AUGUSTA, Maine — When Sal Bartolotta’s father died in 2019, he felt the best way to honor him was to put his final words on the last thing he left him: a beige 2007 Toyota Tundra pickup.
Those words were “kiss my ass,” muttered under his breath while sleeping in a Florida hospital bed the day before he died of cancer. Bartolotta figures his father — a “vocal, feisty guy” — was arguing with someone in his sleep.
The phrase got shortened to “KISMYAS” to meet Maine’s seven-character plate limit and it was put on the truck as soon as Bartolotta drove it back home to Bremen.
“I figured there was no better way to remember him,” Bartolotta said.
Not everyone who has a profane vanity plate has such a sweet story to back it up. But Bartolotta’s explanation underlies the tricky speech situation that lawmakers are in as they advance a measure that could ban the plate and others deemed “vulgar.” In jeopardy are hundreds of plates bearing unprintable terms to “PHUK U2” and “URADINK.”
It comes after Maine lawmakers on the Transportation Committee advanced a bill in a 7-4 vote on Friday that would allow Secretary of State Shenna Bellows’ office to refuse to issue or recall plates referencing a long list of off-limits topics from genitalia and sexual functions to race, gender, disabilities or slang referencing those things or other topics.
The measure, from Sen. Bill Diamond, D-Windham, a former secretary of state, is backed by Bellows, a Democrat in her first year on the job. Matt Dunlap, her predecessor, largely stopped screening vanity plate requests after a law change in 2015 that came about after the American Civil Liberties Union of Maine — which Bellows ran before then — raised constitutional questions. Plates likely to incite violence, such as racial slurs, are still barred.
But any foray into First Amendment regulation is tricky. A state attorney told lawmakers on Friday that it would be “really impossible to craft a statute that addresses the contents of vanity plates in a way that will be completely free” from a legal threat.
There have been six attempts to change Maine’s license plate laws since 1985, with about half of those failing, according to Maine’s legislative library. The most recent change is likely the cause for some of the more risque plates circulating today.
“If I cannot say the license plate on the radio, or the evening news, then the state shouldn’t be forced to issue it on what is actually state property,” Bellows said.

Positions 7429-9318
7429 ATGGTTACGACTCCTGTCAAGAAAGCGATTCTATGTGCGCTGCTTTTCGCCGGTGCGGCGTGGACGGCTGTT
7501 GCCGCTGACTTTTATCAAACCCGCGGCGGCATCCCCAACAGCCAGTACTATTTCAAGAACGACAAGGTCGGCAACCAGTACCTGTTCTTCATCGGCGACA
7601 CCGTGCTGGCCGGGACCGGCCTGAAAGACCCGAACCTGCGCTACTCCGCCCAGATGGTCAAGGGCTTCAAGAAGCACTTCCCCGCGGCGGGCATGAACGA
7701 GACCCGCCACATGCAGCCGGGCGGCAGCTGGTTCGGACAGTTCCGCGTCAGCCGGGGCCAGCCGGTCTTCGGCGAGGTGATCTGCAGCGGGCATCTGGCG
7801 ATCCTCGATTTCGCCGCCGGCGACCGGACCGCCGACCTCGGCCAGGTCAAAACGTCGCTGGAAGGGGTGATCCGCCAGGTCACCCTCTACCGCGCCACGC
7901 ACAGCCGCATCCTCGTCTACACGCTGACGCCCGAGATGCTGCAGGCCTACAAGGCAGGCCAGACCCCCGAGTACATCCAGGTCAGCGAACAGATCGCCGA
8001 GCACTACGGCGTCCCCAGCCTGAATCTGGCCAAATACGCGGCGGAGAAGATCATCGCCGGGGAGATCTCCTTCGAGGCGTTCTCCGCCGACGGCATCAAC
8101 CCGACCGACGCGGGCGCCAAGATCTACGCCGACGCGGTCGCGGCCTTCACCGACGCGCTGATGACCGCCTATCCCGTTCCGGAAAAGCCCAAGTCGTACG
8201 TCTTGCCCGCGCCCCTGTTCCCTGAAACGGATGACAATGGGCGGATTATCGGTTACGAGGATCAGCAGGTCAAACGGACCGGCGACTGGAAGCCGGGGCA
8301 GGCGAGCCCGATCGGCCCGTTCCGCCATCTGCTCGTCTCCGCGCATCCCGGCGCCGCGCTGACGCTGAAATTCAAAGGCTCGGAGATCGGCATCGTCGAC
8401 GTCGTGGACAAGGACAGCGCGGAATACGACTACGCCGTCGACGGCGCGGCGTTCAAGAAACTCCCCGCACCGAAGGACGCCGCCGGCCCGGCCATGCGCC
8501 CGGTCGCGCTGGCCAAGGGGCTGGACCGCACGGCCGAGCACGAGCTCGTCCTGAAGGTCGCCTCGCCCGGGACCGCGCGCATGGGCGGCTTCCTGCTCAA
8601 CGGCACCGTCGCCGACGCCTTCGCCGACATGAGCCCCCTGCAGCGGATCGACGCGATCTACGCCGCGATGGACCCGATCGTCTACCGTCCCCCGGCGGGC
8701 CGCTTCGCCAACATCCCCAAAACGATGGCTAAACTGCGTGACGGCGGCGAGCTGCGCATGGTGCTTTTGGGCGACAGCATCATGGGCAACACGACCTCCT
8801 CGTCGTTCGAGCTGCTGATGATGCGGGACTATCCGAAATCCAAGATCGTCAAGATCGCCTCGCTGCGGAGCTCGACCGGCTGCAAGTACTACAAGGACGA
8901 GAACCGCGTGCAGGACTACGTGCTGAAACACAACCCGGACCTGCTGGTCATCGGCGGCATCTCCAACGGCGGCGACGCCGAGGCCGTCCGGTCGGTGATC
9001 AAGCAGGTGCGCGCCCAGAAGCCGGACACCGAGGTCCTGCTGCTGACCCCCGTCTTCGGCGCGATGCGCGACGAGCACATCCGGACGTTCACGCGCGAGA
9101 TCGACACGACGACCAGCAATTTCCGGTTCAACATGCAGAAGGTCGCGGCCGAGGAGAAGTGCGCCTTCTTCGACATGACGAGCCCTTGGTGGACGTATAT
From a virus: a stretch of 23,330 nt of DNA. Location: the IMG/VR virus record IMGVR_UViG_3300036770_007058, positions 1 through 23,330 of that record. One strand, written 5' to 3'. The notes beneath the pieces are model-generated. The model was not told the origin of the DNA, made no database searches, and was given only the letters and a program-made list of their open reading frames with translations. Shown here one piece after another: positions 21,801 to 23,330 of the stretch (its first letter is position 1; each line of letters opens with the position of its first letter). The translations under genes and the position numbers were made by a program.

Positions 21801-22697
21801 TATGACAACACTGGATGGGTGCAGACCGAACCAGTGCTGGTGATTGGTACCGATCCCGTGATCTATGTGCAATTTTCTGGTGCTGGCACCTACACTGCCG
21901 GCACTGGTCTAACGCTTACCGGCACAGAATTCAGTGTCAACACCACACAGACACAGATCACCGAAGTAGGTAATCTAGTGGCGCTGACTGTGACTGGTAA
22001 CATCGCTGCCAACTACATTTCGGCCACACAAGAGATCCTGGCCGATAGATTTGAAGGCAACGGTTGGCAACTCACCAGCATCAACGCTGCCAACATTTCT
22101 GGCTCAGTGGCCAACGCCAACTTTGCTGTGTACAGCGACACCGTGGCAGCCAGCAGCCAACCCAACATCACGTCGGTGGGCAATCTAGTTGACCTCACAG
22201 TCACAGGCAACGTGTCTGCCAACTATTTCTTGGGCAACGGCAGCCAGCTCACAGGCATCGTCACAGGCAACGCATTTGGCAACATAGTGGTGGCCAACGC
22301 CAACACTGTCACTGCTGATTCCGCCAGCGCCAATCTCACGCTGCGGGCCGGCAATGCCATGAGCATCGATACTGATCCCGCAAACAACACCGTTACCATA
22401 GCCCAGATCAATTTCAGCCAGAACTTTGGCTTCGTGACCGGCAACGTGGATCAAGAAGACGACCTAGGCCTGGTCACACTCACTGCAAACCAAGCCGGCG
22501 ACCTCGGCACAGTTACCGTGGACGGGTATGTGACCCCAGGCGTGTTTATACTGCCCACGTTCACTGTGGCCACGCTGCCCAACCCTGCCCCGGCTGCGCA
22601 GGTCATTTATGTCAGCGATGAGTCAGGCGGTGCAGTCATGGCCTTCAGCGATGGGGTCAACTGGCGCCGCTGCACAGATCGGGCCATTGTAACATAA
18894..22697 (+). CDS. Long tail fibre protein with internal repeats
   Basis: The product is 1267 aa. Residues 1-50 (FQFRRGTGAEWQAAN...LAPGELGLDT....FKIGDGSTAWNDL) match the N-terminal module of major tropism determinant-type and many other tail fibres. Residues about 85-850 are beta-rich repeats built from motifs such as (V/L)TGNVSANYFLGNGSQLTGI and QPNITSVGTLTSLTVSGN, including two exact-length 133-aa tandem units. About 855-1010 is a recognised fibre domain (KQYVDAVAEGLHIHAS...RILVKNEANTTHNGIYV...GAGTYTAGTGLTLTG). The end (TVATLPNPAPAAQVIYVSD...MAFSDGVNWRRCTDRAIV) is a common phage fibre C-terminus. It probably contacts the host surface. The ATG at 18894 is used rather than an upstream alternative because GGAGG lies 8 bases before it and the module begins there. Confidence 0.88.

Steven Seeley of Vassalboro, who owns a 2019 Volkswagen Jetta bearing a “FUKH8TRS” plate, said the change would step on his free-speech rights over something “as stupid as a license plate.”
“I’m not going to take the plate off until I get a ticket or I’m legally required to take it off,” Seeley said.
Zachary Heiden, the ACLU of Maine’s chief lawyer, argued that the state cannot limit a plate because it finds it offensive. That could quickly lead to lawsuits. New Hampshire’s high court ruled in 2014 that a man had the right to a “COPSLIE” plate. California rules barring plates with vulgarities were tossed out by a federal judge in 2020.
“One thing that unites us as a state and a nation — one of the few things — is our commitment to freedom of expression as a fundamental freedom,” Heiden wrote in testimony.
But Bellows noted speech has limits, citing the landmark U.S. Supreme Court decision allowing regulation of certain indecent terms. Apparently, many Mainers feel that way, too. Vulgar license plates are the “No. 1 thing” she said she gets phone calls on.
She also said the state has to walk a fine line on the subject, adding an appeals process to the bill on Friday for people who feel their intentions have been misinterpreted. That was not enough for four Republicans on the transportation panel who opposed the measure Friday.
“This is where we get into this mess, where it’s subjective on what we’re allowing or not allowing,” said Rep. Wayne Parry, R-Arundel. “If ‘F-COVID’ can’t be on a plate, that’s a huge interpretation on that.”
But Rep. Mike Perkins, R-Oakland, said he hated to think of having to explain a vulgar plate to his two young granddaughters while driving. “Why don’t we hold a moral compass and do what’s right?” he said.
Bartolotta said he understands that point of view, but he noted “ass” is heard frequently on TV. While he may fight any decision to rescind the plate, he would ultimately abide. But he might then get the phrase in vinyl letters across the back of the truck.
“It’ll be a lot more visible that way than some small, rinky plate,” he said.